Saudi Arabia: A ban on cats and dogs

Earlier this week in Riyadh, the capital of Saudi Arabia, a ban was announced on selling cats and dogs as pets, or walking them in public, because of men apparently using them to make passes at women. Bloggers both inside and outside the kingdom have responded with disbelief.

The head of the Commission for the Promotion of Virtue and the Prevention of Vice, who are known as the muttawa or religious police, explained that the commission was simply enforcing a previously issued religious edict.

Ahmed, a Saudi blogger, says:

I have been trying to avoid writing about the Commission for Promotion of Virtue and Prevention of Vice lately because, frankly, why beat a dead horse? But this one is just too good to miss… Now I’m not particularly a fan of cats and dogs. My friends who are pet owners know this, and they usually keep their pets away when I visit them. It’s not like I have anything against these animals but I just have this fear of getting too close to them. Still, this decision is just idiotic.
But before we get more into this, let’s go back a little bit. This whole ban thing has actually started in Jeddah two years ago. At the time, Jeddah’s Commission said that young Saudis who go out in streets with their pet dogs are violating of the Kingdom’s culture and traditions, and allegedly causing distress especially to families with young children. (But) the ban was never implemented. … However, although Riyadh and Jeddah are two big cities in the same country, they can be quite different on matters like these. The Commission is much, much more powerful in Riyadh than in Jeddah and therefore I expect this ban to be fully implemented in the capital.
Of course it is needless to say how ridiculous this whole thing is. The reason the Commission presented for the ban is kind of a joke, really: “because of men using them as a means of making passes at women,” they said. So you go and ban dogs and cats? How about punishing those so-called men? I guess you are too busy invading people’s privacy and controlling their lives to bother with few men who use their pets to annoy others.

American Bedu, an American woman and former diplomat now married to a Saudi, says:

I believe there are much more serious issues that need to be focused and acted upon instead of the impact pets may have on bringing the opposite sex together.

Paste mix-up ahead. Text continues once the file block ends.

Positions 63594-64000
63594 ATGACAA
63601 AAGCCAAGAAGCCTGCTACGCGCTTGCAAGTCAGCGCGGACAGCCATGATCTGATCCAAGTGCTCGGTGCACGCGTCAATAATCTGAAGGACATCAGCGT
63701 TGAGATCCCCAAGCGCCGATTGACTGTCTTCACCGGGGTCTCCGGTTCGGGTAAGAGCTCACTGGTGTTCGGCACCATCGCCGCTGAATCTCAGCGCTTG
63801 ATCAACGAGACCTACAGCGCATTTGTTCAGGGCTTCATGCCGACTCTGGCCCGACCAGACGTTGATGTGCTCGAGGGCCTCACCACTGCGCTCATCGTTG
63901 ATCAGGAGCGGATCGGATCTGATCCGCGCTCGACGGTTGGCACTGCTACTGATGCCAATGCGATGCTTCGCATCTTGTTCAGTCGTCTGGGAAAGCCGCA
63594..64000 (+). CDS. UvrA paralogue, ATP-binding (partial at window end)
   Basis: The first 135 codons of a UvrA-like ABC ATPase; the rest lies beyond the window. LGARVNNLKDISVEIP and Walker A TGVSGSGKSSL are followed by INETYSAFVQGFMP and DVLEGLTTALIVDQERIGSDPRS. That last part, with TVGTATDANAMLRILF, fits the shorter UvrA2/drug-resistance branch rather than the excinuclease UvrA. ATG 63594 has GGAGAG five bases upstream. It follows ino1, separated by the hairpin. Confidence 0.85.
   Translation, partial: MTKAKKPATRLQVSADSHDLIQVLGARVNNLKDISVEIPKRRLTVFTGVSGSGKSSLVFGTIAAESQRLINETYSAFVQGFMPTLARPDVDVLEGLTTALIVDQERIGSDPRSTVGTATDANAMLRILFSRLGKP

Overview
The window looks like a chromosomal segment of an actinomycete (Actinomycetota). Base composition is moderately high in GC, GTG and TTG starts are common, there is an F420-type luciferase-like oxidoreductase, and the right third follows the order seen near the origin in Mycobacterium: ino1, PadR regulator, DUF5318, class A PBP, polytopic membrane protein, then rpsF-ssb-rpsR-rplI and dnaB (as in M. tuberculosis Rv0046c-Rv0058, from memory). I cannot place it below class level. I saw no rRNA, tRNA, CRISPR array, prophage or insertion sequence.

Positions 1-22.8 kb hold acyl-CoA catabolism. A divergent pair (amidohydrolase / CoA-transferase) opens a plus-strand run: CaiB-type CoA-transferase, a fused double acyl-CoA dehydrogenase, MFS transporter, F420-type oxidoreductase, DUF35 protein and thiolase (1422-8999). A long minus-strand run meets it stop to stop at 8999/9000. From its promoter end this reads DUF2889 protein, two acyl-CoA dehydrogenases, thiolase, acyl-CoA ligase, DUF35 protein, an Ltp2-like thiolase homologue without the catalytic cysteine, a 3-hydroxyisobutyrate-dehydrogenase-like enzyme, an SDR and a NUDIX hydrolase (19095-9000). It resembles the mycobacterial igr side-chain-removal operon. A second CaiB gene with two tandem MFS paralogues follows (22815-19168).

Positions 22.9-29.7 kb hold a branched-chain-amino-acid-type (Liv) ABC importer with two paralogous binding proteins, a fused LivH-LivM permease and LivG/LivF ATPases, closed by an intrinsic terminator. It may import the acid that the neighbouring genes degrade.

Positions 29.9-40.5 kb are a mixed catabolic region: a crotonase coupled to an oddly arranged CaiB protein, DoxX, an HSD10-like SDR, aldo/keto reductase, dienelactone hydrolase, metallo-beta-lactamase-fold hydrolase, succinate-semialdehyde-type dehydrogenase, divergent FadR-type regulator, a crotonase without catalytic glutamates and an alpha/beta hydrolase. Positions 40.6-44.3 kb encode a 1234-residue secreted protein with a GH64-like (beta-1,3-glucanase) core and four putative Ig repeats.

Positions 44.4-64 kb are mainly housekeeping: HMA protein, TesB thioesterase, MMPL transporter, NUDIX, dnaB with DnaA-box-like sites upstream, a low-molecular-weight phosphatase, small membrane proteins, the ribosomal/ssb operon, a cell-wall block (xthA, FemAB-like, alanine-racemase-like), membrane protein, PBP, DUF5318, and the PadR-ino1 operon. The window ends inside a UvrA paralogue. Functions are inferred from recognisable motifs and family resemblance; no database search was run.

Sabra, an American living in the Eastern Province of Saudi Arabia, doesn't have the energy to say much about this issue – but she tells us an anecdote about an animal being protected in the street:

I'm not even going to weigh-in on this one. I'm just gonna shake my head and mutter to myself that I live in a “LFZ.” [Logic Free Zone.]

I saw something rather sweet two days ago when The Kids and I were out for our morning walk. As we rounded the corner to walk down one of the alleys there was a young boy – a Saudi boy – and a cat. The young boy – maybe six or eight years old – saw me coming with my small Great Dane and bouncing black fur-ball of energy Standard Poodle and quickly bent down and scooped up the cat – as if protecting the cat from being used as a live squeak-toy and walked between two houses out of sight. I never, ever would let my Kids get close enough to a cat to harm it – and I had tight control of both leashes – a reflex whenever I spot a cat. It was just really touching – heart-warming even – the way the young boy thought to and made such an effort to ensure the cat's safety. [And, for the record, some of the “wild and stray” cats here – of which there ARE many – would be like buzz-saws on the muzzles of my two Kids if I ever allowed the Kids to get close enough.]

However Grace, an American woman working in Riyadh, can see the point of limiting the number of stray animals:

Look, I have to say this. There are so many street cats here roaming around the DQ [Diplomatic Quarter] that my former feline friendliness has been replaced with total disgust as the one eyed cat comes popping out of the trash can as I walk by on a daily basis. I walk into my apartment building and kitties bolt out the front door of the common area. Outside the grocery store a pile of baby kittens are nursing on an equally disturbing pile of trash. Call it cultural differences but I must say, in general, they do clean things pretty well here and have a great trash service. But the cats are just allowed to breed at will and being here does allow me to appreciate animal control.

John Burgess, a former US foreign service officer who blogs about Saudi Arabia, posted about this subject, and then in the comments section joked:

BTW, contrary to the beliefs of some, there is no etymological relationship between the words ‘mutt’ and ‘muttawa’.

Finally, Aafke, a Dutch blogger, provides us with a guide to using pets for mating:

So especially for those unlucky people stuck in a place where pets are going to be forbidden, here is a crash course in how to use pets for maximum result. … Why does the ”Pet-Thing” work? Apparently humans, and other animals, are programmed to go all ”Aaaaahhhhh, Cuuuute” when confronted by small fluffy little cute harmless somethings looking into our eyes. So use that programming and get your pet home before it’s too late! And of course for everybody else bend on some really scintillating, steaming, hot, sexy, romantic encounters: Read This!


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